Midges are found almost everywhere and often occur in huge swarms. It is the large numbers that suddenly appear around the house or landscape that attract attention. Midges range from 1/8 to 1/2 inch and have a long, slender, delicate, mosquito-like body and feathery antennae.
Midges of the type shown are harmless. (There are other species of midges, called the biting midges or no-see-ums that are annoying blood suckers.) The non-biting midges cannot bite or sting and they do not feed on field crops, landscape plants, livestock, pets, people or structures.
Most midge larvae live in water. A few occur in decaying organic matter or in very wet soil. The source of the immature stage means midges will be most numerous near lakes and streams, though swarms considerable distances from the nearest water are possible. Midge larvae are an important food item for fish.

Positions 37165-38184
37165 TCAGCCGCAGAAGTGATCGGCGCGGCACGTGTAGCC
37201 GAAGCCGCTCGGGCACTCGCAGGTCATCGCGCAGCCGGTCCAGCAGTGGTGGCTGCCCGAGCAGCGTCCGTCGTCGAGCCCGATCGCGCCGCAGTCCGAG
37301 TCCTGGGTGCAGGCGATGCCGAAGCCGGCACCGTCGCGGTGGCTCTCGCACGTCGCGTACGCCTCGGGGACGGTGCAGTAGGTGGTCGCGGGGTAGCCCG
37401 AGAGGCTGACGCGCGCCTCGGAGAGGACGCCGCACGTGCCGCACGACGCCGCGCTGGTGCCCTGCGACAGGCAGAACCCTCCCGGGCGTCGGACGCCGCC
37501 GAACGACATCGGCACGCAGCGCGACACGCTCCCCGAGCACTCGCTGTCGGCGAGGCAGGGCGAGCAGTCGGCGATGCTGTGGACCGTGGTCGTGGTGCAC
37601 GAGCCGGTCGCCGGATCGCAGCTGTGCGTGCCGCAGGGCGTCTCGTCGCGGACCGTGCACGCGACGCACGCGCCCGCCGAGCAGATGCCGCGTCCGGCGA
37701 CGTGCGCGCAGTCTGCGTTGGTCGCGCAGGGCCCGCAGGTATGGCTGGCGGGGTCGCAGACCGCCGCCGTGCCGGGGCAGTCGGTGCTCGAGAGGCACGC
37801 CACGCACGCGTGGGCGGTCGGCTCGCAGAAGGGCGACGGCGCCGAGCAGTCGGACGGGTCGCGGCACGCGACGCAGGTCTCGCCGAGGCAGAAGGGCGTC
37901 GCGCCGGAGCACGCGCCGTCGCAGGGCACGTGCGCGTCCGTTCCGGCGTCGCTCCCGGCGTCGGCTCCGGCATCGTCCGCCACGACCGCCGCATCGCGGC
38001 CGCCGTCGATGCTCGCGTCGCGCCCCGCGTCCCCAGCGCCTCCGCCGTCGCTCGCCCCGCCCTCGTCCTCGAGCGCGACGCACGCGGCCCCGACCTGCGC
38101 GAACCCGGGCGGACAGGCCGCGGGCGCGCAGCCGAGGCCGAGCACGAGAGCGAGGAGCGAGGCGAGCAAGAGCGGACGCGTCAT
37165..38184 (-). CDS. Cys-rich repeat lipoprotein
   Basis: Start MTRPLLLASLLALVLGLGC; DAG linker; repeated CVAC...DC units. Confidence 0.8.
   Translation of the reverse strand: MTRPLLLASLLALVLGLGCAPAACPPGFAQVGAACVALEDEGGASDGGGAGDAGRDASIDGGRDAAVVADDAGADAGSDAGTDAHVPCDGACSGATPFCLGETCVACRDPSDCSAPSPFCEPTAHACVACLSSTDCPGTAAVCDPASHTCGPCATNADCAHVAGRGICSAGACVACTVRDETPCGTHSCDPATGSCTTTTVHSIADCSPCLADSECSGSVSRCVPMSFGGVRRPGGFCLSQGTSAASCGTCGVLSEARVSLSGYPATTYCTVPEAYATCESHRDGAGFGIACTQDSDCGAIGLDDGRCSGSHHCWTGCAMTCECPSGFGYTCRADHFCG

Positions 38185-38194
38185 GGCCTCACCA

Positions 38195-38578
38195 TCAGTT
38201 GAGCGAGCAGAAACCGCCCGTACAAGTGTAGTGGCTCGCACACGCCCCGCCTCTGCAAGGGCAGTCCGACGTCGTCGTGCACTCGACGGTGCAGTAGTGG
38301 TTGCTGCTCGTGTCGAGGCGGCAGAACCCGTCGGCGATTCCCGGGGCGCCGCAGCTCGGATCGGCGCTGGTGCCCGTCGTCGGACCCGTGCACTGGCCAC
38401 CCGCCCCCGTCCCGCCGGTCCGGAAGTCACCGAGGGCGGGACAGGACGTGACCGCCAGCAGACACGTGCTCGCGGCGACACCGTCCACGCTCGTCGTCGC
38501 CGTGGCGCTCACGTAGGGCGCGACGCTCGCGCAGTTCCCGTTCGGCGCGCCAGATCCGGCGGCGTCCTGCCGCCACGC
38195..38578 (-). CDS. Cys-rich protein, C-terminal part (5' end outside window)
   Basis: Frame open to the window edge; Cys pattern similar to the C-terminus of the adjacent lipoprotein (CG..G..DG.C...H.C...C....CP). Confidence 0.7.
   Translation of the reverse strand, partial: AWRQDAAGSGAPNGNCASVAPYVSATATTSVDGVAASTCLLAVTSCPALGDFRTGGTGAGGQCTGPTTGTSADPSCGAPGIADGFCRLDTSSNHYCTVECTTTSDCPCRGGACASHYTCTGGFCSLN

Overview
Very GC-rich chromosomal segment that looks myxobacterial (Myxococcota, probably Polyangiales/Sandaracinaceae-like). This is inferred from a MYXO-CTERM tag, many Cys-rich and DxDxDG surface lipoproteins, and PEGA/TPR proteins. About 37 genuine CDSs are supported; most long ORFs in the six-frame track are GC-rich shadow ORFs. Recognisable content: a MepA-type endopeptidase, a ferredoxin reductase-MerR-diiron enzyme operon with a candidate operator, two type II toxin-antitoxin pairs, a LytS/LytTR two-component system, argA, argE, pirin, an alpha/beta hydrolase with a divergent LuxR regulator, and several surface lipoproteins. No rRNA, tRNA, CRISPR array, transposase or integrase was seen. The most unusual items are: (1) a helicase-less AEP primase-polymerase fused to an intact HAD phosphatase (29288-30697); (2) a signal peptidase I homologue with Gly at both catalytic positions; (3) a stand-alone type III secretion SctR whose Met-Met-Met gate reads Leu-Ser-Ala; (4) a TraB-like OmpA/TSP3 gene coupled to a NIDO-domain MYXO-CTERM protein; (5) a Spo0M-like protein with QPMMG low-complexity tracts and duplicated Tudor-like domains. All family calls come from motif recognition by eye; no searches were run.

Control of midges is generally not necessary since swarms are harmless and temporary. Further, control is not practical. Fogging as for mosquito control would provide a very, very limited, short-term benefit. Elimination or reduction of midge larvae in aquatic ecosystems is ineffectual since midges may travel long distances. Management to increase aquatic habitat quality (especially density and variety of insect-feeding fish) may make some difference.
This article originally appeared in the April 27, 1994 issue, p. 52.
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